It took eight ballots and a good deal of to-in and fro-ing at the margins, but, in the end, a long-lived bipartisan precedent for filling vacancies died a death of attrition Monday, when the Shelby County Commission voted along party lines to give the commission seat surrendered by state treasurer David Lillard, a Republican, to Democrat Matt Kuhn.
For seven ballots, neither Kuhn nor his major Republican opponent, former commissioner Tommy Hart, were able to get the magic seventh and deciding vote, but, when Republican holdouts for Hart failed to take advantage of Democratic erosion in favor of Linda Kerley, the former GOP mayor of Collierville, Kuhns forces coalesced again and won votes from two Democrats Joe Ford, who had been voting for Hart , and J.W. Gibson, who had been passing since a first-round vote for Democrat Adrienne Pakis-Gillon.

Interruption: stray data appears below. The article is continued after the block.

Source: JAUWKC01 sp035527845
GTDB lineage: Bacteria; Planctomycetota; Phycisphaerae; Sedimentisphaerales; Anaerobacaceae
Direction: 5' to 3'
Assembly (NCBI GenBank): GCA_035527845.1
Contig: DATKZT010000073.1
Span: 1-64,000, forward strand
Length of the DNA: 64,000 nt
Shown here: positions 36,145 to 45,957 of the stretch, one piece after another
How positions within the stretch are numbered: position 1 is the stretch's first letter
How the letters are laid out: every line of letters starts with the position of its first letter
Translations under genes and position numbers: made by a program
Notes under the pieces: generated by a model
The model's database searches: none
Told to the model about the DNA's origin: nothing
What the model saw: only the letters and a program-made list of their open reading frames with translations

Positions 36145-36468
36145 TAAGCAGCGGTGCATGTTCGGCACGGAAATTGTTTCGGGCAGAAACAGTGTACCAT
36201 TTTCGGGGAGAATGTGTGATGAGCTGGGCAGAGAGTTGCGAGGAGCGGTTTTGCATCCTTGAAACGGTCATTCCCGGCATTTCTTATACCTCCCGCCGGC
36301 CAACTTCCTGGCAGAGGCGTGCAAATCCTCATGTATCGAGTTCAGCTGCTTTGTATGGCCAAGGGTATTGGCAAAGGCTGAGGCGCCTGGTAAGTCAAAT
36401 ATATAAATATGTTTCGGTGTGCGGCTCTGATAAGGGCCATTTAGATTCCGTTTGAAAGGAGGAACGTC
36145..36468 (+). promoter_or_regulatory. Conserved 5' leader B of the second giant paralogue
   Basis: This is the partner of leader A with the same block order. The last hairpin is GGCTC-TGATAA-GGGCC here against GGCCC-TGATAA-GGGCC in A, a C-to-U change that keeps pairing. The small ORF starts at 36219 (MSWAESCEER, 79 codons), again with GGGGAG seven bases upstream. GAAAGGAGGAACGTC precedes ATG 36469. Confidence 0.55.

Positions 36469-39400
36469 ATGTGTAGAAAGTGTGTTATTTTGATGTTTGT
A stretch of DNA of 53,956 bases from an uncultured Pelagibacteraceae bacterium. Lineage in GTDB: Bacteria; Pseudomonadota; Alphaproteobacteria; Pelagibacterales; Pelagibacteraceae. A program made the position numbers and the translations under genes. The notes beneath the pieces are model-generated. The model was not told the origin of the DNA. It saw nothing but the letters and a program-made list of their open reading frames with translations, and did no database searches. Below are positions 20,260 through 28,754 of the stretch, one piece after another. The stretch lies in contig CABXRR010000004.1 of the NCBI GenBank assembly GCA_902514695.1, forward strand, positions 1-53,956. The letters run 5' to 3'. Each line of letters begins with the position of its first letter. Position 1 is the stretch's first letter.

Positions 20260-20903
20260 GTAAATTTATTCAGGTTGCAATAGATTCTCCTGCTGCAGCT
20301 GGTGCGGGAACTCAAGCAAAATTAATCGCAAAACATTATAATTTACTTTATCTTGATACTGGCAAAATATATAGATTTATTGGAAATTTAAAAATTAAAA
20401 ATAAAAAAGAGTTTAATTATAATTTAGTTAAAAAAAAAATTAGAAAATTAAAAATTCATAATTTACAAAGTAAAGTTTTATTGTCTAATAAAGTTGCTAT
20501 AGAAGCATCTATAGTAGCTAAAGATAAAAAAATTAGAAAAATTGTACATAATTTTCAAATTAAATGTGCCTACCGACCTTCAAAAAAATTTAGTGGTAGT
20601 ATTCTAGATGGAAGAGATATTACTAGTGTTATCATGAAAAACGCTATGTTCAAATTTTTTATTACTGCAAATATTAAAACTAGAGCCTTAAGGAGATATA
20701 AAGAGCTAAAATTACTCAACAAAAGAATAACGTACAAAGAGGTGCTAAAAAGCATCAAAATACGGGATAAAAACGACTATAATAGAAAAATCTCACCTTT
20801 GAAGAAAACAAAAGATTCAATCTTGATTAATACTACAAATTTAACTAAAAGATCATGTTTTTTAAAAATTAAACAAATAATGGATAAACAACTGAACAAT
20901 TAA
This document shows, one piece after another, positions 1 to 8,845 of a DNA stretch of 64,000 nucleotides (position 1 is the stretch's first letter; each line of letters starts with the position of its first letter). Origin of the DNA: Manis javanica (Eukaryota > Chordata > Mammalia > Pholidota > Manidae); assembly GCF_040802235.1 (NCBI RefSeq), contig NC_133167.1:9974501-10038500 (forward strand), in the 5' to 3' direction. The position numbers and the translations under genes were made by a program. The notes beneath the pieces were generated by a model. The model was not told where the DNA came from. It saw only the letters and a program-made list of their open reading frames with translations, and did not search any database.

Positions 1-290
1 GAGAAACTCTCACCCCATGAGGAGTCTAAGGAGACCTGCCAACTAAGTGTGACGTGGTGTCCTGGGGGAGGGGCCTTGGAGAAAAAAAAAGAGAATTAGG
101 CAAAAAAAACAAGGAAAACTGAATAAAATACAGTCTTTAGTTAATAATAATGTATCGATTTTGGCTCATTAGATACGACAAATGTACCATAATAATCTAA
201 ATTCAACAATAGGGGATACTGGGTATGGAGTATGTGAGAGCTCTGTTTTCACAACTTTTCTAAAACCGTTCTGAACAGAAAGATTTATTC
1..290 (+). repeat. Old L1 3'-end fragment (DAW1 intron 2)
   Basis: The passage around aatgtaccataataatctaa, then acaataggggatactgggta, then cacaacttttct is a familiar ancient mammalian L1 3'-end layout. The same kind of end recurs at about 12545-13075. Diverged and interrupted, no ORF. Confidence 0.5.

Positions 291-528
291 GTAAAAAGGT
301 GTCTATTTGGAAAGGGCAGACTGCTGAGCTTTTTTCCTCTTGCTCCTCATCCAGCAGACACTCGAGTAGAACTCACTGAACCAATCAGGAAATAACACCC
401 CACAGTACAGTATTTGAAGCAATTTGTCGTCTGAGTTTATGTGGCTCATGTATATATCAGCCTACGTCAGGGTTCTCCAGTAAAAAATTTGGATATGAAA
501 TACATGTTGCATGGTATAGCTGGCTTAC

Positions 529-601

Thus perished a precedent that had held in filling vacancies of various kinds since the early 90s, when commission elections first became partisan. There was no disputing that District 4, the seat vacated by Lillard, was predominantly Republican, but it will now be held by Kuhn, son of the present county attorney and a former Democratic Party chairman.
Democrats, on and off the commission stage, permitted themselves a spell of rejoicing that ranged from jubilant to tentative to downright nervous, while the reactions of Republicans on the commission and elsewhere seemed to fluctuate between anger, resignation, and simple regret.
This was the second major disappointment for Republicans, coming on top of the recent election of a maverick Republican, Kent Williams, as Speaker of the Tennessee House, on the strength of his own vote and that of House Democrats.